Something as important as nutrition should be simple… so why is it so complex? Options. When it comes to food, many of us are overwhelmed with options. While this is something to be thankful for (after all, not everyone is fortunate enough to have options), it leads to information overload.
What should you be eating? How much should you be eating? When should you be eating? Should you be tracking your food? Should you be counting your macros? Macros? What are those?!?! I’ll make it simple for you.
Macro is an abbreviation for macronutrient, of which there are 3: proteins, carbohydrates, and fats. All are important (yes… even carbs).
Proteins are most often derived from meat, but also come from a variety of other sources. Proteins provide our body’s structure, regulate body function and immune system health, aid in hormone regulation, and much more. Calories from protein should comprise about 30% of your daily caloric intake.
Carbohydrates (carbs) vary depending on the source, but these are things like fruit, sugar, vegetables, and much more. Carbohydrates are the primary source of fuel for your body, especially your brain. You might be surprised to learn that carbohydrates aid in the oxidation (breakdown) of fat. Calories from carbohydrates should comprise no more than 40% of your daily caloric intake.
Fats are derived from plants (olives, avocados) and animals (lard). Fats are a component of our cell membranes, aid in the absorption of fat-soluble vitamins, and serve as a source of fuel for your body. Calories from fat should comprise about 30% of your daily calorie intake.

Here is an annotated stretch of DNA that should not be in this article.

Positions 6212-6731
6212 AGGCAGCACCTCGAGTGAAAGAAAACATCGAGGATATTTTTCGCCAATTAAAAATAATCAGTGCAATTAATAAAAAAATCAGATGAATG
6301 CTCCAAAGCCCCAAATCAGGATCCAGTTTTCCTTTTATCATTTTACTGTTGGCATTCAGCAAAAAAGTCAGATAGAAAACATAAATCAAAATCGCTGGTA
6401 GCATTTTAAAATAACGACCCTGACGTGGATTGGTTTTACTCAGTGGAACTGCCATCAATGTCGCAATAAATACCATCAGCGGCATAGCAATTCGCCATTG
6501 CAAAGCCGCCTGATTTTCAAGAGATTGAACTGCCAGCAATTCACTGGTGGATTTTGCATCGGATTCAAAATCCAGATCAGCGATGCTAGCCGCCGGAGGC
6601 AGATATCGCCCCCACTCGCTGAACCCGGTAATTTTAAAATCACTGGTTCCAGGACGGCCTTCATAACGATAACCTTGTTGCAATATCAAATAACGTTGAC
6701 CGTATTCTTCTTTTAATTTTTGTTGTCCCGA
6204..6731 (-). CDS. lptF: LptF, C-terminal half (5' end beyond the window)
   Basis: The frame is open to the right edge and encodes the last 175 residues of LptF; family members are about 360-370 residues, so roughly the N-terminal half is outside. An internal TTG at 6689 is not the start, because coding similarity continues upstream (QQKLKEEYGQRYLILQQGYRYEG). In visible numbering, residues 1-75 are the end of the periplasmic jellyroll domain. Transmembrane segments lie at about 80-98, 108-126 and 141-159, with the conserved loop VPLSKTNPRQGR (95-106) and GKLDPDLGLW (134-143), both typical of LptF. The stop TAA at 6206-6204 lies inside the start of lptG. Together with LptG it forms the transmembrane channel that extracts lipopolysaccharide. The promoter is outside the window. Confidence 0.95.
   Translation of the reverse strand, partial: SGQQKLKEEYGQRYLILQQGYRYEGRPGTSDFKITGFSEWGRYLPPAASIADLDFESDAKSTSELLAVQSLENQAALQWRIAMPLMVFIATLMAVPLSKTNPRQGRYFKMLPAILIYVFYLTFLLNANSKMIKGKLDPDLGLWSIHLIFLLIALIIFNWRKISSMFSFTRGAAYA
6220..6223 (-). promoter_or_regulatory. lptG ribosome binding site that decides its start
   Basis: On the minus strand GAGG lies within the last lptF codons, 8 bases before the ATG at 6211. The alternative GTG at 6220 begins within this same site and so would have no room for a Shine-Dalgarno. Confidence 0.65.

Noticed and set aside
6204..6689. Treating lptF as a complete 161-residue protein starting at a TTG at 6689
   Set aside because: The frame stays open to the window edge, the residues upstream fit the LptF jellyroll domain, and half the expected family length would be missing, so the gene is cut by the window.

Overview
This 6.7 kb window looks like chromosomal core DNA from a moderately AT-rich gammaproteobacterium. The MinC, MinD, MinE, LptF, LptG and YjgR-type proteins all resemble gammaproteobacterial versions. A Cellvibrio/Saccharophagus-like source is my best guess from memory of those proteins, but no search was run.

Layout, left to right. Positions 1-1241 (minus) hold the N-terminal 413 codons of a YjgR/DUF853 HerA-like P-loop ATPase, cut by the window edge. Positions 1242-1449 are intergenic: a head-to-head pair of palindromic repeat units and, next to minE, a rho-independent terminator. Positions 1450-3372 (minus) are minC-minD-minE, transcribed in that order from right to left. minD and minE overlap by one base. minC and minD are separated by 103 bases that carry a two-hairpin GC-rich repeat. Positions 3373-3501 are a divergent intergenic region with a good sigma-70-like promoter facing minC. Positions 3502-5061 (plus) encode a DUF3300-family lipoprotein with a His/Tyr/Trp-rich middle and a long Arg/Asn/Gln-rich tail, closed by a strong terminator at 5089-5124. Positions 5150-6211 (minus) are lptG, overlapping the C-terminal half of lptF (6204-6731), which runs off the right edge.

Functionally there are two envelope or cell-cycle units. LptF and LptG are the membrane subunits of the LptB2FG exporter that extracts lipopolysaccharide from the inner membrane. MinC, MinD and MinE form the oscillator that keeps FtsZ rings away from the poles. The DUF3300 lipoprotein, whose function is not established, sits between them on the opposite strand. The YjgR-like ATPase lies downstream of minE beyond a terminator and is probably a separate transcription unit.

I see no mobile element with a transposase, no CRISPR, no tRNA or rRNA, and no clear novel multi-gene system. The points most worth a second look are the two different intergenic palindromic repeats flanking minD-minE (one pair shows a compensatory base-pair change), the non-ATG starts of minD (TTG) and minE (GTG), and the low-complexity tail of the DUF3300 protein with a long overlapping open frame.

Now that you know a little bit more about macros, all of which are part of a healthy diet, let’s answer the question that led you to click on the link for this article. should you be counting macros?
Should You Be Counting Macros?
Counting macros requires you to log your food to ensure that your diet is comprised of specific portions of each macronutrient. For example, you may want to ensure that you consume 30% proteins, 40% carbs, and 30% fats. In order to hit those numbers, you have to track your food and “count your macros”.
Establishing and maintaining a healthy diet is all about building sustainable habits. Logging food and counting macros will provide you with helpful information regarding your diet, but rarely is this a sustainable habit. Do you really expect to log everything you eat for the rest of your life? I know I don’t, which is the main reason that I don’t count my macros. It’s also the main reason that most of our nutrition clients don’t count their macros.
Now, I’m not suggesting that counting macros is bad and you should never do it. It can be incredibly helpful over short periods of time. But you need to develop successful nutrition habits without counting your macros because, again, you’re probably not going to count your macros for the rest of your life.
An alternative strategy that we share with our nutrition clients is called The Plate Method, which is a sustainable way to measure your portions for lunch and dinner. Here’s a quick summary:
- 50% of your plate should be filled with non-starchy vegetables (broccoli, carrots, asparagus)
- 25% of your plate should be filled with lean meats, or another lean protein source (chicken, fish, tempeh)
- 25% of your plate should be filled with starchy vegetables (brown rice, sweet potato, quinoa)
- Cook food using plant-based fats (olive oil, avocado oil)
If your plate looks nothing like what I described above, don’t make a drastic change tomorrow – that’s not sustainable. Start consuming at least one vegetable as part of both lunch and dinner. I don’t care how much of each vegetable you eat, just get used to eating vegetables.
If you need help taking the next step toward healthy nutrition habits, just click the link on this page to schedule a free intro. One of our nutrition coaches will be happy to learn how we can help you.